There’s nothing like a good home-cooked meal, especially when someone else does all of the cooking and cleaning up.
The Craig County Historical Society will be hosting their third Country Style Dinner this year on Friday, September 14, with two sittings; the first will be at 5 and the second at 6:30 p.m. at the Old Brick Hotel.
The community has requested a few more dinners from the Historical Society for some time now. Diane Givens, an officer of the Society, shared, “we served 77 in May and 94 in July.” They also prepare orders for take-outs, if desired.
The home cooked menu will include country-style steak, potato casserole, green beans, cole slaw, hot rolls and a choice of homemade desserts. Adult tickets are $15 while children will be admitted for $5.
The Historical Society has been working diligently on raising funds to reconstruct the 1800s Holstein log cabin that is located on Court Street, across from the Court House.
Roger Davis, a master cabin-builder, was hired in the spring to complete a beautiful landmark of the Holstein cabin, being added to downtown New Castle.
Davis was also contracted by the Society years ago to rebuild the Keffer cabin. As a cabin-builder, he cuts the sandstone with a hammer and chisel, something that was done in the old days. Even the logs have his added touches of creativity in hammer and chisel.
Roger discovered his passion of rebuilding the past about 1989 and said he has never gone back. He lives in his self-handcrafted cabin in Troy, Montana. He has been in Craig County, however, now for several months building the cabin.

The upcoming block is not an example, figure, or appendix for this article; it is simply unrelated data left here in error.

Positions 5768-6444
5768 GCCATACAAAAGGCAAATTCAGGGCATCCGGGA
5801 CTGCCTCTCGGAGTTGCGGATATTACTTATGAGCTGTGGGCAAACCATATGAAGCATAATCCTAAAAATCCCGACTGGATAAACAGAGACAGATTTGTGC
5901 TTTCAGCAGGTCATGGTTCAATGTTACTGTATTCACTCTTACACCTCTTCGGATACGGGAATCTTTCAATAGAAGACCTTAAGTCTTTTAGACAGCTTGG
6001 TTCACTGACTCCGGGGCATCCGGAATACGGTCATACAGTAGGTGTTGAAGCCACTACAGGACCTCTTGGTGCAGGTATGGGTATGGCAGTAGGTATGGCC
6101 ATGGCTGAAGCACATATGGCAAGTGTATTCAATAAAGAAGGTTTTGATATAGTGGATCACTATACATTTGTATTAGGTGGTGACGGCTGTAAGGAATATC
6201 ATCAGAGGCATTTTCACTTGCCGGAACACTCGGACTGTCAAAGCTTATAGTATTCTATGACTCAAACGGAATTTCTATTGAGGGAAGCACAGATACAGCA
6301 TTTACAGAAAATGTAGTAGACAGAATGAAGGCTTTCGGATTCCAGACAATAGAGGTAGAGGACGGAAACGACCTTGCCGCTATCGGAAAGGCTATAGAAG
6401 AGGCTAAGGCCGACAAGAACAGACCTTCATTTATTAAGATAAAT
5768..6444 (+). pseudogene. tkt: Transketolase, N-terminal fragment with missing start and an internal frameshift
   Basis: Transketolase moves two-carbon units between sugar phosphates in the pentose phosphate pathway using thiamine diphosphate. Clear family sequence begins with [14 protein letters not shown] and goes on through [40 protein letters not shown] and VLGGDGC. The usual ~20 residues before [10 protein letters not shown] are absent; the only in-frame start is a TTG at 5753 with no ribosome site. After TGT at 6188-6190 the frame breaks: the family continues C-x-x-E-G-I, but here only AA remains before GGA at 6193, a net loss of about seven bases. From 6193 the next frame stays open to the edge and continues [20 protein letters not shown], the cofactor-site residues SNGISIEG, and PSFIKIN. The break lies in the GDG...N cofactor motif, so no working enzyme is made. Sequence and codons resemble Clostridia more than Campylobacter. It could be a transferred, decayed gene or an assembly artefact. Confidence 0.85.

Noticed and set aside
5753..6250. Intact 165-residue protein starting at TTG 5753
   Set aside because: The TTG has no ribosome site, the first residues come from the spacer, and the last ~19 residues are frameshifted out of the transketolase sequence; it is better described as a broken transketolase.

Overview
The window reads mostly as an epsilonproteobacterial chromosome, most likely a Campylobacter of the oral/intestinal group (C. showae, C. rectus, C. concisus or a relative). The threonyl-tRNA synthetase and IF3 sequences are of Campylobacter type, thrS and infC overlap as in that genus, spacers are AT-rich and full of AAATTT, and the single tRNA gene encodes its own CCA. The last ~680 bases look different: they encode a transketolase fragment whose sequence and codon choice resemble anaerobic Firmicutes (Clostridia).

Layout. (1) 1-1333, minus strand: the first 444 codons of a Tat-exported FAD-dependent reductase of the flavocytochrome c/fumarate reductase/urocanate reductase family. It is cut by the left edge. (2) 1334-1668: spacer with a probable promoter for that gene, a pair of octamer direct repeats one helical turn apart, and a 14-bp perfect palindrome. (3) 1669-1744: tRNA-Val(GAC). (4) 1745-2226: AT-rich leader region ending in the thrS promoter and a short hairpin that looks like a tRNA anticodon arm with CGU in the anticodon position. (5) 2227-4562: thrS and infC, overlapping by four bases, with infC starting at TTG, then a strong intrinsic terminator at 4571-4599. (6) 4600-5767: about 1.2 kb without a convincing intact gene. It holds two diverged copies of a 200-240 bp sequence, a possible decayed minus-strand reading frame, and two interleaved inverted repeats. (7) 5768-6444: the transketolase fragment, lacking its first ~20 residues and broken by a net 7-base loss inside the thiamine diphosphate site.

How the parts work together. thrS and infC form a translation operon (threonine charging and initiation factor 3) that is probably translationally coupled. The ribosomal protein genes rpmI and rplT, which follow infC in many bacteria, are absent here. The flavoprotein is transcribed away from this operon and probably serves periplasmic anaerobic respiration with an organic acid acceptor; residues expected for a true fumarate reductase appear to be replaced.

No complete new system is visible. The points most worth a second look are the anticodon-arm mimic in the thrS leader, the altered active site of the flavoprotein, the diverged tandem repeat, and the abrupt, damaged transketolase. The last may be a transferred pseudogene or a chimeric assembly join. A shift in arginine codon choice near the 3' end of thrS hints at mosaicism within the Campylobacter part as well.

The Holstein Cabin, which was originally located on the Mattox Farm in Craig, has switched hands as it was originally donated to Explore Park by Walton Mitchell Jr. and Leon McCaleb.
Evelyn, Mitchell’s wife, said, “We wanted to do something with it as we did not want it to just fall down with age.”
The logs had been protected and were numbered as each was carefully dismantled and stored with care at Explore Park.
It was then given to the Society with the condition that it be used for public and educational purposes.
Bill McClanahan and Rusty Zimmerman helped to haul the landmark back to its home in Craig County where it was safely stored in Dennis and Kathleen Looney’s barns until future plans could be made.
The foundation stones were acquired from a cabin on Sinking Creek; the wood for window frames came from a Meadowcreek farm and extra logs from the Hawkins Farm on Rt. 614. The cedar shakes for the roof were purchased at the auction of Jim Via.
Plans are to furnish it with unique items from Craig, relating to life on the West Virginia frontier.
“I am putting the shingles on now, and then I will start the chinking in the logs,” Davis said. “It’s starting to look more complete.”
He added that everything he will be doing now would add to its charm. “After chinking, I will still have the windows, stairs and floors to complete and then the fireplace and chimney will be last.”
Thus far, the Society has raised approximately $22,000 for the cabin from membership donations and meals. They also received a $5,000 grant.
They have spent, however, $32,000 that includes the partial pay to Davis. “We still need to raise several thousand dollars to complete this project,” Givens said before adding, “The dinners have been such a success that many have asked us to host another one.”
The Society hopes that they will have a sell-out of 120 meals this Friday. Everyone is invited to “come and enjoy a meal while helping to preserve a historical landmark at the same time.”
Reservations are necessary by calling Mary Hutchison at (540) 747-2255.